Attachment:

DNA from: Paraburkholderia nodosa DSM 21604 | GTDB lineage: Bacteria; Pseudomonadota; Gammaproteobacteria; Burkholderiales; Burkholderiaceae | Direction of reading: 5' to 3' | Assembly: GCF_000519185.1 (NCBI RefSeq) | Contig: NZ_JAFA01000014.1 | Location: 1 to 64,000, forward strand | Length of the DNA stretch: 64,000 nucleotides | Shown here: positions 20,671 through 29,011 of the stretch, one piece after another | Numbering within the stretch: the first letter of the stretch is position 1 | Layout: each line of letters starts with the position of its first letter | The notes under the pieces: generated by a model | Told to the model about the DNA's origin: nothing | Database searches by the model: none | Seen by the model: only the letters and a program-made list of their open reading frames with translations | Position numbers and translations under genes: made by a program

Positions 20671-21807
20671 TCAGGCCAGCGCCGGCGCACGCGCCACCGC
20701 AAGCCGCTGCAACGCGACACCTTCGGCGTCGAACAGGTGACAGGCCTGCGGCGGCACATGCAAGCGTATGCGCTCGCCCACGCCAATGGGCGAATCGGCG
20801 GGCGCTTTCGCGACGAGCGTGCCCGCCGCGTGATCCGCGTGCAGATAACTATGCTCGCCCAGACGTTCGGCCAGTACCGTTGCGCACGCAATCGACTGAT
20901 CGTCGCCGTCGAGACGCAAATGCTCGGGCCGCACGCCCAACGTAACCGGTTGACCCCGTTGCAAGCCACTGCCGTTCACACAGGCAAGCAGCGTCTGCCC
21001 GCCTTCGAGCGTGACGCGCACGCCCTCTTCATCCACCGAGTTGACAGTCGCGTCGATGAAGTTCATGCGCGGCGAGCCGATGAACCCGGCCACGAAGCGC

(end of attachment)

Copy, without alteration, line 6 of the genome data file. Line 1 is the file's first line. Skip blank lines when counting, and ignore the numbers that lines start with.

20901 CGTCGCCGTCGAGACGCAAATGCTCGGGCCGCACGCCCAACGTAACCGGTTGACCCCGTTGCAAGCCACTGCCGTTCACACAGGCAAGCAGCGTCTGCCC